How to Pick the Right Business Structure for Your New Company

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Your business structure determines its legal rights, taxes, and the licensing required. As you start your business, you may not need a complicated business format for your company, but you can always change your business legal structure as your company grows.

Business Structure Options

In the U.S., when you need to pick the right business structure for your company means having four primary ones to choose from, each with its advantages and disadvantages.

1.      Sole Proprietorship

Any business not registering another legal structure is considered a sole proprietorship. When you start a business as a sole proprietorship, you don’t file paperwork to form the company officially unless you use a DBA (doing business as). With a DBA, you file a form and pay a small fee.

As the fastest, easiest and cheapest option, it’s no wonder that many small businesses in the U.S. opt for this business structure. One disadvantage of being a sole proprietorship remains the difficulty in finding bank loans and the inability to sell stocks.

2.      General Partnership

Often businesses with more than one owner prefer to create a partnership. The company is unincorporated, and the owners declare their profits onto their income tax after dividing them.

3.      Limited Liability Company (LLC)

The more formal business structure offered by LLCs has become popular since it allows multiple partners and limits personal liability. In addition, LLCs don’t have overly complicated paperwork and can find investors easily because they are considered more credible.

Owners of LLCs are called members and can opt to pay taxes as a member or at a corporate level.

4.      Corporations

C corporations and S corporations are the two types of corporations. When forming, the default is a C Corporation. However, a C Corp can file Form 2553 with the IRS to avoid the double taxation of a C Corp by letting them pass through to the owner.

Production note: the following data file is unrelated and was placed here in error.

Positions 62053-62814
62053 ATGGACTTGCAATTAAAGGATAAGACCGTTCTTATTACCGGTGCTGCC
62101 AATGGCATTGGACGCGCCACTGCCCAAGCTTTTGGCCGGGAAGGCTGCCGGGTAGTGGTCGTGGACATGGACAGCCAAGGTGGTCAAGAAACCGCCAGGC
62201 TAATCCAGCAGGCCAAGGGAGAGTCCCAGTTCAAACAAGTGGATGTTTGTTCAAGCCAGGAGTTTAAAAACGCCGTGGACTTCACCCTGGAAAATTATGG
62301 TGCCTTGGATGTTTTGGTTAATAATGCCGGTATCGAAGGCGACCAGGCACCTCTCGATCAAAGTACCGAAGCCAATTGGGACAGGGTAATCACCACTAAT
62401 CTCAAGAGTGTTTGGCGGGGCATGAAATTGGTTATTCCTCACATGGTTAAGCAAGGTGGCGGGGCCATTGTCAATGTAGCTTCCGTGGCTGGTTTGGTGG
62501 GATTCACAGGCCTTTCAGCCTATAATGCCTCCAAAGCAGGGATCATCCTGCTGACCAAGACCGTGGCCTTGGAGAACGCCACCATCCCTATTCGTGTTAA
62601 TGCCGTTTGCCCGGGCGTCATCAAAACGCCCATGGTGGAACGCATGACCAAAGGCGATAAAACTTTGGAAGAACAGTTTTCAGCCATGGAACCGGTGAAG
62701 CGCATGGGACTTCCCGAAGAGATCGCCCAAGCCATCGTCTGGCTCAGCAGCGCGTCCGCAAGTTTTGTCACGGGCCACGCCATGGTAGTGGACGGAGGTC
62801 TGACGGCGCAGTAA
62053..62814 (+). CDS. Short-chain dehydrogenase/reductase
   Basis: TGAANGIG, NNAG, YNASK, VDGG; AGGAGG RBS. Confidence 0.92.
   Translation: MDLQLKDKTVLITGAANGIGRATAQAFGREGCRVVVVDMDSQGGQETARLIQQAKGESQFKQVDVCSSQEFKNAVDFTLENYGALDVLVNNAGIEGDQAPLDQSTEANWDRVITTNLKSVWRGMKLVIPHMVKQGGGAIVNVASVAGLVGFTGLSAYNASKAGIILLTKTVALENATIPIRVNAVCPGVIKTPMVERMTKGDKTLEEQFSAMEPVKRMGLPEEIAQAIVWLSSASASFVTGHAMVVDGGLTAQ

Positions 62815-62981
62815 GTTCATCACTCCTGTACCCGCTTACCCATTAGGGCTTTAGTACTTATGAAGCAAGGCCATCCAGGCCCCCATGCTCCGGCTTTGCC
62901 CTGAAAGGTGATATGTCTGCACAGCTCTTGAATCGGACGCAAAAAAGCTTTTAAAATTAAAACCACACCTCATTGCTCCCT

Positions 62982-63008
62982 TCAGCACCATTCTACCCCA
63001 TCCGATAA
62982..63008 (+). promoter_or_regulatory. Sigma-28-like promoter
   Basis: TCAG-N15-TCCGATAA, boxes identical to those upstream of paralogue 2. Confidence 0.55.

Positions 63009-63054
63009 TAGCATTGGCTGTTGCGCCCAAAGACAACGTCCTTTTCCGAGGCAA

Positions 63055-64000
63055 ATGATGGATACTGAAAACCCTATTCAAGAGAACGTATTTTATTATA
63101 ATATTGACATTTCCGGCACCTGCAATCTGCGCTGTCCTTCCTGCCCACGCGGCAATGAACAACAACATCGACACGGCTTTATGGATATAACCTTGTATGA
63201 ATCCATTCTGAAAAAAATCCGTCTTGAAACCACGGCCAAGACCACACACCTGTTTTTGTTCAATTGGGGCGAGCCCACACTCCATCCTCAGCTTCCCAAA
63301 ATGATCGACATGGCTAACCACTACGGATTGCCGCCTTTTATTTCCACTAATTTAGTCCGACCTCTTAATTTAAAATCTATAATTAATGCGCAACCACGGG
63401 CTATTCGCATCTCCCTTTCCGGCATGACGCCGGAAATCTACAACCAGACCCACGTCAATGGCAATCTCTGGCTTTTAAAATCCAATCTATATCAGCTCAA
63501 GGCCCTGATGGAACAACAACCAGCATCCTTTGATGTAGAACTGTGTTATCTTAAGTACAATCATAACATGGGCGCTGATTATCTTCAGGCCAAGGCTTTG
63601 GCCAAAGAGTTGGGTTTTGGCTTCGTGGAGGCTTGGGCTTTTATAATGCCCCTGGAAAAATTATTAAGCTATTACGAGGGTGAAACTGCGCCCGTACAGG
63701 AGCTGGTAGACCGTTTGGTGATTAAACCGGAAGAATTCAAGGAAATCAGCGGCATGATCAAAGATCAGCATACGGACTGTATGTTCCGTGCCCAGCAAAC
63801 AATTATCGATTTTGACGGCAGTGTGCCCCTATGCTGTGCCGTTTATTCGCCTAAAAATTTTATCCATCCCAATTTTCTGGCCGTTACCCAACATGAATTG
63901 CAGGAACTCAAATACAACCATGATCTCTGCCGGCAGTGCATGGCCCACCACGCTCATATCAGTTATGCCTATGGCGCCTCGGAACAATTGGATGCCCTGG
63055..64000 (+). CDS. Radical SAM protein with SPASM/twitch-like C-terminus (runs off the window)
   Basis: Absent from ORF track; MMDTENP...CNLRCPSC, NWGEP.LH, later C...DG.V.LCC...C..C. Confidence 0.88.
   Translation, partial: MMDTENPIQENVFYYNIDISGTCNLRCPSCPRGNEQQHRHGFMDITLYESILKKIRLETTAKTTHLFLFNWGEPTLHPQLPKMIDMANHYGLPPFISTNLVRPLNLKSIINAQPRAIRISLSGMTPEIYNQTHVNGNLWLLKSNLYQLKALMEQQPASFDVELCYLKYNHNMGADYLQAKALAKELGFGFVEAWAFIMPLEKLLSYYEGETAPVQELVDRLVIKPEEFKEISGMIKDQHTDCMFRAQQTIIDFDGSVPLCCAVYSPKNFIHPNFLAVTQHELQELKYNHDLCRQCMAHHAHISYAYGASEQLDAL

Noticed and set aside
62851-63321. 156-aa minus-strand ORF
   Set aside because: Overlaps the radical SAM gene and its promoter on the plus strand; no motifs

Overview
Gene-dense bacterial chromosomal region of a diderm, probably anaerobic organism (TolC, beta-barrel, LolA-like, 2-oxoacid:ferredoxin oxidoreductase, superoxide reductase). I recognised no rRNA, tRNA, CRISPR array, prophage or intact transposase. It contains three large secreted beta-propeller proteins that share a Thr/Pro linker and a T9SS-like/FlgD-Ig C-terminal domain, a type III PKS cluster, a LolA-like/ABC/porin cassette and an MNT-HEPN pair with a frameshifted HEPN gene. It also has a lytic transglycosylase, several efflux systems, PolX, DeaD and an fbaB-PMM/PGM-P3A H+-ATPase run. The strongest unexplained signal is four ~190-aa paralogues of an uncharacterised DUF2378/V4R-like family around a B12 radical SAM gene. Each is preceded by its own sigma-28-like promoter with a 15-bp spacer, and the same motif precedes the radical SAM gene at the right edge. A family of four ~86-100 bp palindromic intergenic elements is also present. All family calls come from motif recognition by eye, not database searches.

However, there are limits as to which companies can choose S Corporation status. These include a limited number of 100 shareholders who must have U.S. citizenship and cannot be another profit-making business.

Picking the Right Business Structure

Several issues, particularly your long-term business strategy, will help you determine your entity’s needs when considering the proper business structure. Changes are possible, but they can cost you time and money, so consider the following when deciding:

Long-Term Plans

If you intend to continue running your business alone, you may not need anything more complicated than a sole proprietorship. However, if you plan to build a large company and bring in more investors, you should consider a C Corporation, which has no restrictions on the number of shareholders you can have. Other options for multiple owners include a general partnership, LLC, or S Corporation.

Another advantage of corporations is that the entity continues to exist when one partner retires or dies. Generally, the other business structures will dissolve unless the outcomes are specified beforehand in the business Operating Agreement.

Consider Risks to Personal Assets

Business owners face several risks. Two of the most serious are lawsuits and bankruptcies. If you don’t have the protection of a legal structure, then you place your personal assets at risk. Therefore, in a sole proprietorship or general partnership, you and your partners can face losing your assets to pay off debts or damages.

Establishing an LLC or Corporation offers asset protection for all members.

Business Profits and Taxes

Owners of sole proprietorships, partnerships and S corporations pay pass-through taxation. Therefore, the profits pass through the entity directly to the owners, who pay taxes on their returns.

LLCs have default pass-through taxation, but their owners can also opt to pay tax as a corporation.

C corporation shareholders separate their entities from themselves. As a result, they pay taxes on their profits at the corporate level, and when they get their dividends from the after-tax income, they pay taxes on their tax returns.

Management Structure

Depending on the number of owners, business structures may need to differ.

In a partnership, an agreement between parties must stipulate the dividing of profits. The partners must also agree on how it will continue should a partner decide to retire or passes away. They also need to know what happens in case of bankruptcy.

S Corporations are legally required to have a board of directors. Their task is to supervise the company on behalf of the shareholders.

LLC members can choose whether the company is a member – or manager-managed entity. The Operating Agreement is the document in which the members specify the LLCs rules.

Administrative Complexities

Sole proprietorships and partnerships are informal structures requiring less paperwork and fees at their inception. As a result, they have few ongoing legal and accounting requirements.

S and C corporations have increased administrative demands, and these companies need legal and accounting services to ensure they meet deadlines and remain compliant.

LLCs have the least requirements of the formal legal business structures but must remain compliant.

Picking the Right Business Structure